Mr. Otellini worked closely with the late Steve Jobs, and even appeared in an Intel Bunny suit during the keynote where Steve Jobs announced that the Mac was moving to Intel.
Jeff Butts and Dave Hamilton join Jeff Gamet to talk about why they don’t think Apple is going to make an ARM processor MacBook, plus they explain the ruling that says the FBI doesn’t have to reveal its San Bernardino iPhone hacking partner.
Whenever Jeff Butts reads a headline of such ill-conceived nonsense, he cringes in fear of an angel losing her wings or a kitten dying.
Intel submitted a filing with the U.S. International Trade Commission saying Qualcomm’s request to ban iPhone imports is bad for the smartphone market, and goes on to say it’s just a ploy to drive competing mobile device chip makers out of the market.
Remember the good ol’ days when Apple was an underdog fighting the Wintel hegemony? OK, they weren’t necessarily “good,” but they were fun. It’s good to have an enemy, after all. That’s what Steve Jobs believed, as noted by a wonderful account from Ken Segall about why Macs have never had “Intel Inside” branding on them. In Apple’s early days, Steve Jobs made IBM the enemy. As Mr. Segall put it, the massive success of Intel’s own “Intel Inside” ad campaign made it easy for Apple of the late 1990s to make the entire PC platform the enemy. Having that enemy keeps employees and fans alike focused on the company and the platform (in this case), a dream scenario for the company. Steve Jobs was an expert at stoking those fires, and then reversing course and embracing the enemy as a long lost—and necessary—friend. If you love Apple lore, go read this story ASAP. It’s terrific.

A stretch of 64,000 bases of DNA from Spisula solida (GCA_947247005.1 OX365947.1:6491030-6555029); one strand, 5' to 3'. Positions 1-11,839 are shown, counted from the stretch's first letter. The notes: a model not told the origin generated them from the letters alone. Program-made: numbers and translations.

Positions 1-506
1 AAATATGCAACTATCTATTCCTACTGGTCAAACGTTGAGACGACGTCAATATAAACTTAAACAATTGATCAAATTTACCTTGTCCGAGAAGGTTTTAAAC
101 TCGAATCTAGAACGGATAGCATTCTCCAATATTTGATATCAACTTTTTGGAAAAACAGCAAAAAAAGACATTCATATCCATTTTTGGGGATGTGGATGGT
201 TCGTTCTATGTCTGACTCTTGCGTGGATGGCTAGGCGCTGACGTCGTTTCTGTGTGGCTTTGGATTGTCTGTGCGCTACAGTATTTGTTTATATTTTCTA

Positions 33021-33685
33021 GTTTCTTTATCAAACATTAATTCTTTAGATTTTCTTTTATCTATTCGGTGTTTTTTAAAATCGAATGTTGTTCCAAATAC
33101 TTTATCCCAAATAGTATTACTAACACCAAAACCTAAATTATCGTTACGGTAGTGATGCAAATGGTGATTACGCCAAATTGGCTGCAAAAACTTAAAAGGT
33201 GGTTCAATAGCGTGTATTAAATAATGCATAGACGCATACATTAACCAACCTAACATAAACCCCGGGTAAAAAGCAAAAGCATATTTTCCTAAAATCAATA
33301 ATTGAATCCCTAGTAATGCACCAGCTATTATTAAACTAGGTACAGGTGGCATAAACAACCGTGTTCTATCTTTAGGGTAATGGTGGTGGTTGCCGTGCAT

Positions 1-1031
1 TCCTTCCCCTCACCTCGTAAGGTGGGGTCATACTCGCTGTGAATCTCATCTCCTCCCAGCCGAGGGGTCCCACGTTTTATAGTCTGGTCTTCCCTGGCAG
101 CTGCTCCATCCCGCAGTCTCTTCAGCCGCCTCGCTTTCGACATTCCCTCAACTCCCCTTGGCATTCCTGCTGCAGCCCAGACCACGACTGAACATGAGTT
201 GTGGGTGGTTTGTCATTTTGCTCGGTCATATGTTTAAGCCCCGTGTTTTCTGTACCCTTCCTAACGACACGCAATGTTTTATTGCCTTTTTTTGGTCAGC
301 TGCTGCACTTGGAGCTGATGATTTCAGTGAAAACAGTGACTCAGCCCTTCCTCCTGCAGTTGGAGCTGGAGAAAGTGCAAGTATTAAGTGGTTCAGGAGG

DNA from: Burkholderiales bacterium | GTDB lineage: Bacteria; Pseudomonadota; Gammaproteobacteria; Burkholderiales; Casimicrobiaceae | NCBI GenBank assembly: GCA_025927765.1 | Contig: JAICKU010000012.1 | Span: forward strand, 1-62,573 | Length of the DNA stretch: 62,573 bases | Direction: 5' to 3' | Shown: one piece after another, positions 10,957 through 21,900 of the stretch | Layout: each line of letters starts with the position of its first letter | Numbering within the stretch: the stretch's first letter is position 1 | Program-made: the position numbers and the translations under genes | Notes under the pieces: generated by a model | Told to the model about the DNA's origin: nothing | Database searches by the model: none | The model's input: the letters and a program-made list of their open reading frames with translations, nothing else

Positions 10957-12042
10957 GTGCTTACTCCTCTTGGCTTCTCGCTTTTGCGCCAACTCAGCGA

The High Sierra firmware also indicates support for Intel’s “Basin Falls” processors, which are high-end desktop CPUs that could power future non-Pro iMacs and Mac minis.
The news is seen as a setback for Apple, but it will be little more than a blip in the iPhone’s overall trajectory.
Recently, we learned that Apple may be seriously considering the use of a Xeon CPU in its so-called “server-grade” iMac planned for later this year. There are good technical reasons why the use of the Xeon has entered the discussion in what has traditionally been considered a consumer iMac—in contrast to the Mac Pro which has had Xeons all along. John explains.
Now that Intel is making cell phone radio chips that support CDMA as well as GSM, Apple can source more than just Qualcomm for CDMA-compatible iPhones. That doesn’t, however, mean Qualcomm is about to lose its Apple contract. Instead, Apple has two suppliers it can rely on.
Apple is reportedly working to scale back its reliance on Intel for MacBook and MacBook Pro chips by designing its own ARM-based processor. The Apple-designed chip will handle low power functions such as Power Nap, and could be a step towards abandoning Intel at some point in the future.
With Intel’s Kaby Lake processors shipping and the MacBook Pro woefully overdue for a refresh, Apple could skip over Skylake and roll out new laptops with the latest chips—except that isn’t going to happen. Instead, Apple will most likely retire the aging Haswell chips it currently uses and finally move on to Skylake, and the really significant processor change won’t come until 2018 with Cannonlake.
Apple might have a new source for manufacturing the company’s Ax line of ARM processors: Intel. Bloomberg reported that Intel has licensed the right to make ARM processors, which is an interesting development for both Apple and Intel.